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In the beginning, sometimes he left messages in the books.  Then, he died.

My favorite living author no longer of the living.

David Markson, the talented writer of numerous literary masterpieces, died on June 4th, 2010.  Soon after his death, in accordance with his wishes, his entire collection of books was donated to The Strand (supposedly his favorite place in the world).  After this fact was inadvertently discovered by Annecy Liddell, who stumbled upon Markson’s copy of Don DeLillo’s White Noise in the stacks, it became a sort of underground NYC literature-lover exercise to scour the stacks of The Strand for books the man once owned.  For a couple months, here and there, one could see, if one knew to look, Markson Treasure Hunters, as I call us, searching the inside front covers of books for that beautiful signature: Markson.  Or: David M. Markson.  Or: Markson NYC.  Or: Markson London 1967.  Or: etc. etc.

After being written up in the London Review of Books by Alex Abramovich, the Markson Treasure Hunt was even mentioned on the websites of Newsweek, NPR,  the Boston Globe and the Los Angeles Times.  For a writer whose work has remained underappreciated, it seemed like a small (but nonetheless satisfying) victory.  Perhaps this is the beginning of his posthumous fame.  After all, he did supposedly tell his daughter that he was the type of author who would not be famous during his lifetime but would perhaps be recognized after his death.  Like Keats.  Like Kafka.  Discussions on Markson Treasure Hunting popped up in various places all over the web.  Authors like Christopher Sorrentino joined in discussions online regarding what should be done with an author’s library.  A Facebook group was soon created to reunite the books, though that dream seems to have died—perhaps rightly so—and the page has turned into a space for the small group of like-minded Markson readers to post what books they found in the stacks to the only people they “know” who would care about such strange trinkets: other mad Marksonites.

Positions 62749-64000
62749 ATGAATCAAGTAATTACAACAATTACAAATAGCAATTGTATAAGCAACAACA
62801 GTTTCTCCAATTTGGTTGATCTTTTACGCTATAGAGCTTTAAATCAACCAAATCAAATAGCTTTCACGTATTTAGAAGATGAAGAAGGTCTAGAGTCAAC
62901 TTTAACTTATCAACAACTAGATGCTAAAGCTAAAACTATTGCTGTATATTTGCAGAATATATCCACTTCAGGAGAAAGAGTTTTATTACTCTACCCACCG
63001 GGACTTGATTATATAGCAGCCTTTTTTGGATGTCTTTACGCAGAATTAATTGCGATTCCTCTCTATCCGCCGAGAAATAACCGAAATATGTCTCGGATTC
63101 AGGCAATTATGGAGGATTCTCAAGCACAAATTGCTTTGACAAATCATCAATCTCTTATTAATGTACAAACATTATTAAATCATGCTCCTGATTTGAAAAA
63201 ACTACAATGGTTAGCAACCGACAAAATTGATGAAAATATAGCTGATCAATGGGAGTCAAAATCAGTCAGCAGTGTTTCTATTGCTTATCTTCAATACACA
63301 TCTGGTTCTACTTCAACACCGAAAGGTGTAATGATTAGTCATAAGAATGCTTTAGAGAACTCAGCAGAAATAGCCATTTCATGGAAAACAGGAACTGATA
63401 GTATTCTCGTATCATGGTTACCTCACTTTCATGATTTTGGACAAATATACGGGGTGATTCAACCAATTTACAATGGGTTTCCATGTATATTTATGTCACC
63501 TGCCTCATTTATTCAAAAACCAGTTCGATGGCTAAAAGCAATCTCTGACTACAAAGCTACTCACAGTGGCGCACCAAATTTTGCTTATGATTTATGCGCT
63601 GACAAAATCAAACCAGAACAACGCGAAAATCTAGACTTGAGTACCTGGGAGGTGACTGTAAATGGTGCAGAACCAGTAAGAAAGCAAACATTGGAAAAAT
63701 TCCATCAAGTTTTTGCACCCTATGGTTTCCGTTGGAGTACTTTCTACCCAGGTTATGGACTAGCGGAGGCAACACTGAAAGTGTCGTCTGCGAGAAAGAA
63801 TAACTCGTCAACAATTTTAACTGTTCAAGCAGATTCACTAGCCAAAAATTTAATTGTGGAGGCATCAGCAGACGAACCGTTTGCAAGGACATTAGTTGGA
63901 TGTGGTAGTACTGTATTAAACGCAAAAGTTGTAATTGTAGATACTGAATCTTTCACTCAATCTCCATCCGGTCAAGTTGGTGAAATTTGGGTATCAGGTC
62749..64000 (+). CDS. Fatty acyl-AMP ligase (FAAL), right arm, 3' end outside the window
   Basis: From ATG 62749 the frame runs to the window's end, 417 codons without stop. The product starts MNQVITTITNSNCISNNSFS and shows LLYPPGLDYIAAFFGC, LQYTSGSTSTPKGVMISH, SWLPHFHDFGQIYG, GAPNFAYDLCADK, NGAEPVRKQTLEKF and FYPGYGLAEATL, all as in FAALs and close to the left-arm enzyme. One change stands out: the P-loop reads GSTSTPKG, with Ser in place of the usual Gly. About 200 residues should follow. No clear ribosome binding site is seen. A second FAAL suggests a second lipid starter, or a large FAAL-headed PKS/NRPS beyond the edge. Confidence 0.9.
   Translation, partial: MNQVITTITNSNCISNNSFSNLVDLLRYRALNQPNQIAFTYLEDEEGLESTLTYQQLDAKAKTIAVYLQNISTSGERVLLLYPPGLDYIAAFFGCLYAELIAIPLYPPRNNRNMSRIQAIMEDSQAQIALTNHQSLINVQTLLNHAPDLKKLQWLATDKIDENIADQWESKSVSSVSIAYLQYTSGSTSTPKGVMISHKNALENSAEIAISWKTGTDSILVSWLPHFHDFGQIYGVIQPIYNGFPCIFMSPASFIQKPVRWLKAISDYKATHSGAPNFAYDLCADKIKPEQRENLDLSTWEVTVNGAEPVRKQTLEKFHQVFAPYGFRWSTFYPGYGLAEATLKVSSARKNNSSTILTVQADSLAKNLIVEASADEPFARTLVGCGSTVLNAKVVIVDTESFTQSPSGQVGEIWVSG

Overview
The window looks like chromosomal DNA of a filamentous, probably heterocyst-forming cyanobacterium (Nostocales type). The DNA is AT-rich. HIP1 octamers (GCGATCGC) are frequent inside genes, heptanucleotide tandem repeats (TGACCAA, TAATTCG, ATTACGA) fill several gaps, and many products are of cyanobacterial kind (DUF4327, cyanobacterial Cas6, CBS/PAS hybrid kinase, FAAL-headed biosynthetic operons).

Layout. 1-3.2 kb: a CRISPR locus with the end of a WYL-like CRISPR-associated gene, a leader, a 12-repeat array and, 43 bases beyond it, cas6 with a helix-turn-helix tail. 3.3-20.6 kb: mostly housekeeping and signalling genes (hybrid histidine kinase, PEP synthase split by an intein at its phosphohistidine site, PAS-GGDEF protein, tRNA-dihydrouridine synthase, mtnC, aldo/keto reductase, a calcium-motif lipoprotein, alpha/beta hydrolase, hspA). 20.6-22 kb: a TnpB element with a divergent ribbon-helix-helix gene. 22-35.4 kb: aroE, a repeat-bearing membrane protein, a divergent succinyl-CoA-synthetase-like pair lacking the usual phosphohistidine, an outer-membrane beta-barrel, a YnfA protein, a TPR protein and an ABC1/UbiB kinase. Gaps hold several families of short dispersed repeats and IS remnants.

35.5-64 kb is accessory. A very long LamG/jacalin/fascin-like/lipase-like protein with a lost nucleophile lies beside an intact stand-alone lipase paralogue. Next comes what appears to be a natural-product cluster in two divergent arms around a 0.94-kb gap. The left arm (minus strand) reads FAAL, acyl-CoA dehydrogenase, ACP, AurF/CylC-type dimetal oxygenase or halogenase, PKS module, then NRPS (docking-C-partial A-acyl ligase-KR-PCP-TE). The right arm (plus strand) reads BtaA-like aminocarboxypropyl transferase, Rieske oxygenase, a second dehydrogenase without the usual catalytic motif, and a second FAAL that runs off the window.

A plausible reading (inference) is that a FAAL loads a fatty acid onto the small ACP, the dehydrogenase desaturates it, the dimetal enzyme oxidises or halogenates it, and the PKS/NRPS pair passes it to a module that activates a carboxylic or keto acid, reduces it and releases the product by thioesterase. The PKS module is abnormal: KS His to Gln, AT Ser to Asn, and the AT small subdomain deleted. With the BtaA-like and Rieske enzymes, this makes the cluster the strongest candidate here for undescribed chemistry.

Though owning any book once in the possession of a beloved writer is a rather cool thing in and of itself, the aspect of this treasure that so enthralls these mad Marksonites—myself included—is the fact that Markson wrote in a large number of these books.  In some maybe there’s nothing more than his inscription and a checkmark or two, but in others he seems to have whole dialogues with the text in the margins.  Is he talking to the author?  Is he talking to himself?  Is he talking to some future reader who would inevitably pick up these books once he was dead and they were donated to The Strand in accordance with his wishes?  Is he talking to me?  To you?

The ability to gaze into the private literary life of one of the great unsung literary heroes of our day and see him reacting to what he reads is a unique pleasure (so rarely afforded to us).  And since Markson’s writing was so informed by his reading—especially his late tetralogy (The Notecard Quartet, as those last four novels have been called) which is filled wholly with the cultural detritus he’d pick up from his voracious reading—it is more than a mere delight to read Markson reading, it is indispensable to any study of the man and his work.

The Strand is pretty much out of any Markson-owned books now, the hunt is officially over.  Not too long ago I was told by a worker at The Strand that he is fairly positive that I own more than double the amount of Markson-owned books of any other Markson Treasure Hunter.  I have around 250 or so of his books.  And here, once a day, I plan to share some of his marginalia.  Please join me in reading Markson reading…

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